In the eighteenth century, rumors swirled about people accidentally buried alive when they lapsed into a deathlike state from cholera. As a result, the safety coffin was invented. Here's how it worked.
From those eighteen century fears there arose a thriving cottage industry of inventors who promised to protect the seemingly-dead from being prematurely interred. Above you can see one of the more popular kinds of safety coffin, sometimes called an "escape vault," because each grave door was built as a hatch that could be opened from the inside.
You can still see examples of these kinds of graves today. The one at the top is in Williamsberg, PA, created in the 1930s for Thomas Pursell (who was terrified of being buried alive) and his family. Each grave was felt-lined, and family members were buried with boards, tools, and bread, just in case they woke up and needed a snack before breaking out.
Earlier examples of the safety coffin were even more elaborate, perhaps reflecting the gadget fetishism of the Victorian era. This coffin, like many safety coffins of the era, was attached to a tube that gravediggers or priests could look through and monitor. If they saw movement, or noticed that there was no smell of putrefaction, they were supposed to dig up the grave immediately. The tube could also conduct air into the coffin - a necessary feature that many safety coffins sadly neglected, despite providing other conveniences such as feeding tubes. Apparently, one inventor showed off his device by burying himself alive in it and having an assistant feed him sausages and soup through the feeding tube.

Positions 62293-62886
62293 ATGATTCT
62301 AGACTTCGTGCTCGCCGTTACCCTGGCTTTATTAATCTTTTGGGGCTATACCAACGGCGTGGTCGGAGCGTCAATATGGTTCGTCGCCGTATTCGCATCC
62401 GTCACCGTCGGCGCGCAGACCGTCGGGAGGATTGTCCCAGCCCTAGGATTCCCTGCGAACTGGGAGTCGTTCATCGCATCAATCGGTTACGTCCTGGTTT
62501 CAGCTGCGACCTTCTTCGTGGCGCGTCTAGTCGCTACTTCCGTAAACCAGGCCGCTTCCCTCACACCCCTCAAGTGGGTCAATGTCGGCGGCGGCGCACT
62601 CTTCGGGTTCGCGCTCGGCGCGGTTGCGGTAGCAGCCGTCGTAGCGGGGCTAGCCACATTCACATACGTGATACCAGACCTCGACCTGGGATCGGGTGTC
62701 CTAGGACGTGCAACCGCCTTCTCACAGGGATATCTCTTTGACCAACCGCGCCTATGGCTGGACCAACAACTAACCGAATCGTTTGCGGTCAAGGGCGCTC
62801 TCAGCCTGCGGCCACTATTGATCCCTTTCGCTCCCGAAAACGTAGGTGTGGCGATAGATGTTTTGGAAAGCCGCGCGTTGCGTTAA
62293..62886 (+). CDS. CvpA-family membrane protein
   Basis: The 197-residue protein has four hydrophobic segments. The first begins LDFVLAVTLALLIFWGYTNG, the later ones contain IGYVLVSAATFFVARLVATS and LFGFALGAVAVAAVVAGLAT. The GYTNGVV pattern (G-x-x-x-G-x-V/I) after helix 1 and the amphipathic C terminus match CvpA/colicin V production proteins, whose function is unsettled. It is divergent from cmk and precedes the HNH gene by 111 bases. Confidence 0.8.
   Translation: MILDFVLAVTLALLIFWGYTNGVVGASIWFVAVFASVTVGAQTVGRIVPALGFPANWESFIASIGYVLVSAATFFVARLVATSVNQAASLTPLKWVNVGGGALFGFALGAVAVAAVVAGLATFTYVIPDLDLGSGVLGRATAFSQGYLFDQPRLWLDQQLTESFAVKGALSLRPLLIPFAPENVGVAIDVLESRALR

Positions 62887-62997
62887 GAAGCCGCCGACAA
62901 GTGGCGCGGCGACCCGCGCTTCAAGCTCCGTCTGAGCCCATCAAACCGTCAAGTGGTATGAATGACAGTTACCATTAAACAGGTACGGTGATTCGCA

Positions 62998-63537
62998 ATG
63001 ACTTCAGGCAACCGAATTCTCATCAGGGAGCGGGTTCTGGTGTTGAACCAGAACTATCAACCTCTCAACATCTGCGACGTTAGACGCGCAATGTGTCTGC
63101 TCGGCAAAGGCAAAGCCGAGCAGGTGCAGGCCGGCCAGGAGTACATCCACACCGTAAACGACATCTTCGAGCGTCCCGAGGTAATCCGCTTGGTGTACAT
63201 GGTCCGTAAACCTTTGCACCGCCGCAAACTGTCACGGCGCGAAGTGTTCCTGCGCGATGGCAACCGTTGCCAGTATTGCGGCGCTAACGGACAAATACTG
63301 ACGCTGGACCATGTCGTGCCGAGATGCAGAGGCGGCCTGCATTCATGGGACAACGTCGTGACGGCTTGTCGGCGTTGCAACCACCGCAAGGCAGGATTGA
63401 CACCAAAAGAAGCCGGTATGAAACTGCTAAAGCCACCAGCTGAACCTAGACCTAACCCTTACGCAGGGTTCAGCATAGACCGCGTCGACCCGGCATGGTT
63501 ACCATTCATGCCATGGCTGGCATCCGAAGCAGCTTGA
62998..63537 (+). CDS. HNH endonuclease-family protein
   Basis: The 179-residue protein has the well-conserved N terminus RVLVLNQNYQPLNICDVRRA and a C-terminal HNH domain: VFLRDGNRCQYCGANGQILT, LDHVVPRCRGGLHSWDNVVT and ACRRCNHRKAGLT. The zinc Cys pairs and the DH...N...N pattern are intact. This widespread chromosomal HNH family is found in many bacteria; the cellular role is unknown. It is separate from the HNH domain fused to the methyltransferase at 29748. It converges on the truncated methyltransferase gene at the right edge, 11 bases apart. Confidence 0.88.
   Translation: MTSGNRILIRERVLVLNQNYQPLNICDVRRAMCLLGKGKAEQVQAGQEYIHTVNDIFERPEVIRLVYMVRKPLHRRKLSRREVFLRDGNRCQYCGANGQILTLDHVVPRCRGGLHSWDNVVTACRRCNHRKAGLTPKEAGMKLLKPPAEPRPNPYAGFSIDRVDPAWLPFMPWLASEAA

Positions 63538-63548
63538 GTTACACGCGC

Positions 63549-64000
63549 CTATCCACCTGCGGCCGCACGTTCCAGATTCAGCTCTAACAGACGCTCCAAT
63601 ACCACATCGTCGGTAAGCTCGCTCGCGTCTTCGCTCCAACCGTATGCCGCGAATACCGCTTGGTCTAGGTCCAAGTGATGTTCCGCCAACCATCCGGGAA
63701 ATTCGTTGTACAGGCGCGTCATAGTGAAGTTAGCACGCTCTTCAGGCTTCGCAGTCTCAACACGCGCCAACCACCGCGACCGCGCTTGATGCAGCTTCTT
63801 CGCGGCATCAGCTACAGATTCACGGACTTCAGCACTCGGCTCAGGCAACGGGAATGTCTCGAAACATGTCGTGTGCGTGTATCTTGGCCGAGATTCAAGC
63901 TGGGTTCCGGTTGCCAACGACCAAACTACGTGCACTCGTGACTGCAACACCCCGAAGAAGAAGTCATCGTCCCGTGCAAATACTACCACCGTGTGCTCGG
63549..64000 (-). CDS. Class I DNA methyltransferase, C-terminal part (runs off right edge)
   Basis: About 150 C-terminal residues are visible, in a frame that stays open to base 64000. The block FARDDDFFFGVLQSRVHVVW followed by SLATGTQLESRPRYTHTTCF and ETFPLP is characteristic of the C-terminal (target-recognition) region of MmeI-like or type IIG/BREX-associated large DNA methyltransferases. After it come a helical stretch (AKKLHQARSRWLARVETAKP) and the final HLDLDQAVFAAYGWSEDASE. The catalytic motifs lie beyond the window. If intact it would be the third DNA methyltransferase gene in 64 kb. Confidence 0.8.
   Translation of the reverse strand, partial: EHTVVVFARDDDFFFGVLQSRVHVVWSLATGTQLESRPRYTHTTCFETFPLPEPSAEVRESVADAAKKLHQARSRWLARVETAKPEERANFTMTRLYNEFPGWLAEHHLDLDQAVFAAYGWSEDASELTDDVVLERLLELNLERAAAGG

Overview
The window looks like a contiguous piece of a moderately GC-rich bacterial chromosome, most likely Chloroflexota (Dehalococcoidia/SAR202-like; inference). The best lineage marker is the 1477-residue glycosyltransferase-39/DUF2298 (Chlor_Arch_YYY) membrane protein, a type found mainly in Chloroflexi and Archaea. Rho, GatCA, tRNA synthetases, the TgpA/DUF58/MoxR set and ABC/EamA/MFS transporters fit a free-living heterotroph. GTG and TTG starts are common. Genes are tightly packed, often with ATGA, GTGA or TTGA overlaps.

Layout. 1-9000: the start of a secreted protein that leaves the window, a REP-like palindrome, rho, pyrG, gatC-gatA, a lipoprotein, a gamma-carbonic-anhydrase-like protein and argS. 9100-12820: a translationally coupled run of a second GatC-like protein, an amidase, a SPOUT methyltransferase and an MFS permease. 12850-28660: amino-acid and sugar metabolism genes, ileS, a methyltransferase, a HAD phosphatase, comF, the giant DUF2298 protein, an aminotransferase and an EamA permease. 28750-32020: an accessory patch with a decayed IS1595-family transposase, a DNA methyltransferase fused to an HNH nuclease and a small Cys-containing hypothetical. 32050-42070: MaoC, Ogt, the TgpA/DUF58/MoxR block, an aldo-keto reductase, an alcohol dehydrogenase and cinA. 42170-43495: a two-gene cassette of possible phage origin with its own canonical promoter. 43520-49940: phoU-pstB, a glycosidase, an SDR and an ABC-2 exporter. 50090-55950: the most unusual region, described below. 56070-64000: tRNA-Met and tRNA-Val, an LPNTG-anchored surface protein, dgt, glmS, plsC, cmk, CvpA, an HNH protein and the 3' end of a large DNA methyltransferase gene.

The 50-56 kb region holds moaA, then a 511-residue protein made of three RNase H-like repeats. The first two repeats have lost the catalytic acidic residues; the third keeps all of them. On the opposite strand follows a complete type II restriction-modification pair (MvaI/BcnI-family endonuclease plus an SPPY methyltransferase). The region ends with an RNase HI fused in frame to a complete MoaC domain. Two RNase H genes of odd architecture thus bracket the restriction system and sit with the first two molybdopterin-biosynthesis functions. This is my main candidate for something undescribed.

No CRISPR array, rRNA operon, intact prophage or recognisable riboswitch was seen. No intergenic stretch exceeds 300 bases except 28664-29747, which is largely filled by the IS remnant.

S Coffins from the eighteenth century sometimes came equipped with an elaborate bell system, which supposedly the trapped person could ring if they awoke six feet under. These rarely worked, however, since even if the person rang them, nobody was around to hear. Gravediggers were sometimes paid to keep watch over these graves and listen for the bells to go off.
Today the safety coffin craze seems to have died out - perhaps because modern medicine allows us to determine whether someone is dead with a lot more certainty than in centuries past. But that doesn't stop people from dreaming about what they'd do if they awoke in their graves. One gadget nerd devised this coffin PC to save the prematurely buried from dying of boredom while they wait for rescue. No word on whether there are data plans that guarantee internet access in the grave.
And members of the Six Feet Under Club have made a fetish of computerized coffins, staging events where they bury themselves alive with special friends and a webcam that offers voyeurs a live feed of what happens next. It just goes to show that one generation's greatest fear is another generation's sexual fetish.